Growing up, Jenks was surrounded by stories. His father, while on vacation at either Edisto Island or Bluffton, would take the family on seemingly never-ending history and garden walks in Savannah, noting plants and architectural elements and uncovering anecdotes. “Daddy would talk to anyone and pass on a good story—even if the facts weren’t firm,” says Jenks.
Just like his lily, Jenks inherited this knack for storytelling. His anecdotes and gardening wisdom acquired from gardening predecessors fill his books: Deep-Rooted Wisdom: Stories and Lessons from Generations of Gardeners (Timber Press, 2014) and Funky Little Flower Farm (Artisan Creative Group, 2019), and serve as inspiration for his lectures at venues such as the Smithsonian, writings in journals like Organic Gardening and Horticulture, and horticulture events he hosts for university groups.
At the farm he helps his mother maintain, less formal affairs like okra-pickling workshops and an annual garden open house bring friends and gardening enthusiasts together to learn and work outside—something about which Jenks is passionate. Under oak trees strung with an eclectic mix of twinkle lights, he teaches visitors that while landscapes are static and meant to look much the same year after year, gardens have movement to them; they develop over time, like a story—one he is very good at crafting.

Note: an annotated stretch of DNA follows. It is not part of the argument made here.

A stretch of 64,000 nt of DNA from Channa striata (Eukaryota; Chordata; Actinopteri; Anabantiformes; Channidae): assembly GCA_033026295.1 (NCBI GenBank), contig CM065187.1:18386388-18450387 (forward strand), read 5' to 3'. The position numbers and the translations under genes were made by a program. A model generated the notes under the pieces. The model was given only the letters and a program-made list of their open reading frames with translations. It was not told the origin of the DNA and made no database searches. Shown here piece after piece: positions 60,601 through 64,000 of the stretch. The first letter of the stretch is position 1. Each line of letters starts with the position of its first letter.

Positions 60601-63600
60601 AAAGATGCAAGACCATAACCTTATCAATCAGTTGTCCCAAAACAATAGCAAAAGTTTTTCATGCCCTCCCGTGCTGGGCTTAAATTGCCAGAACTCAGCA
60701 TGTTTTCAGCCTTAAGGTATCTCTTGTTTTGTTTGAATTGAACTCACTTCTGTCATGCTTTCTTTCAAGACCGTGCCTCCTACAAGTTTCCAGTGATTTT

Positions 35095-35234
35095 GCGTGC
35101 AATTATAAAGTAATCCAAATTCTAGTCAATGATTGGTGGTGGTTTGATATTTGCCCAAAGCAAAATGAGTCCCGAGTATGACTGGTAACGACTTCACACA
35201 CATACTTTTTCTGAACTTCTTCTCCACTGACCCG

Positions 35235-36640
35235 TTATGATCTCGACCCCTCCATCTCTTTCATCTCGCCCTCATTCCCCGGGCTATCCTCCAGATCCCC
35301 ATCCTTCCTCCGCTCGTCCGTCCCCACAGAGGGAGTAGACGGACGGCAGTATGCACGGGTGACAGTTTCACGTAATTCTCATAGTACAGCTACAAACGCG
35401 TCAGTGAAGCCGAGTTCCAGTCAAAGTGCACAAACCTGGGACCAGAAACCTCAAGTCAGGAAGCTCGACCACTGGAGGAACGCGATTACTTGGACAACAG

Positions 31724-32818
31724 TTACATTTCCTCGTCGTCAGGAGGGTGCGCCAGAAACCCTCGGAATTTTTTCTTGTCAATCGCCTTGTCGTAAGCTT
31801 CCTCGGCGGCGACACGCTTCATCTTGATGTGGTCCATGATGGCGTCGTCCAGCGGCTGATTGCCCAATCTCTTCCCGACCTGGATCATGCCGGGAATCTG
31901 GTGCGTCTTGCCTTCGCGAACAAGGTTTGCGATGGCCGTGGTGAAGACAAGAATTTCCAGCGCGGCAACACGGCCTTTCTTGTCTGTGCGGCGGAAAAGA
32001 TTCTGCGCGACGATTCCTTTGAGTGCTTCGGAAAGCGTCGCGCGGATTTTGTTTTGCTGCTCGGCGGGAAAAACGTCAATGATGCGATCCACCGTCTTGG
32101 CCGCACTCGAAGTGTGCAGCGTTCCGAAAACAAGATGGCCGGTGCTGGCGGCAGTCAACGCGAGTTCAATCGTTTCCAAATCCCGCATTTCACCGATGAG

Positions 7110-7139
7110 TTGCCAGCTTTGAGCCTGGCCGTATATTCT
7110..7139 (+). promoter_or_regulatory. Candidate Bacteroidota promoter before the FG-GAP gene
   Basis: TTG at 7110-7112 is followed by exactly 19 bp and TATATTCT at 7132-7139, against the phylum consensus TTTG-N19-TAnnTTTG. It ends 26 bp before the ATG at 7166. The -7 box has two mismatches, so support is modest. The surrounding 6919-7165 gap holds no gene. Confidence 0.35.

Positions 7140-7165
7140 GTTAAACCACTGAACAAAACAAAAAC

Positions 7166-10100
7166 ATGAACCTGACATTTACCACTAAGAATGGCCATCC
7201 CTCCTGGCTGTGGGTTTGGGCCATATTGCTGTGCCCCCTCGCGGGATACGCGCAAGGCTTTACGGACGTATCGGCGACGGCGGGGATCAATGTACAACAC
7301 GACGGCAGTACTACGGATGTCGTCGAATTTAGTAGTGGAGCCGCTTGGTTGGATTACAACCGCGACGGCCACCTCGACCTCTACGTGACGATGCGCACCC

Each garden Jenks creates is designed unique for his clients, beginning with a narrative theme—a mantra, question or statement on which the project is based. Then Jenks tailors the project to meet specific site requirements, all the while incorporating his distinct style. “I strive to keep gardens connected to rural, sometimes dirty roots,” Jenks says.
Even in formal, prestigious gardens like the one he designed for Darla Moore, the rustic and unexpected find their place. Utilizing an old forestry fire tower as a vertical focal point, Jenks forewent the traditional dovecote or folly, as he’s more inclined to incorporate vernacular elements and plants into his designs. Crinums, once considered “too country,” mingle with rare plants creating a contrast of texture and color, a carefully considered mix of high and low.
The plantsman’s methodical, artful designs, however, are not just reserved for clients with seemingly limitless budgets and large, public gardens. Recently, Jenks’ designs have found their place in tiny, new urbanism developments and even on a free-range chicken farm. “I like the challenge of any size and style,” says Jenks. “In all of it, there is some unity: creativity in plant use, the integration of artisans, craftsman and ecology. Art and science.”
The farm is just that—a mixture of art and science—a product of creativity and Jenks’ technical proficiency. A collection of familial wisdom passed down for generations, plants shared and swapped, and a site shaped by its history. Informing the future while strongly rooted in the past, this is the story Jenks lives in—the one he’s busy writing each time he gets his hands dirty.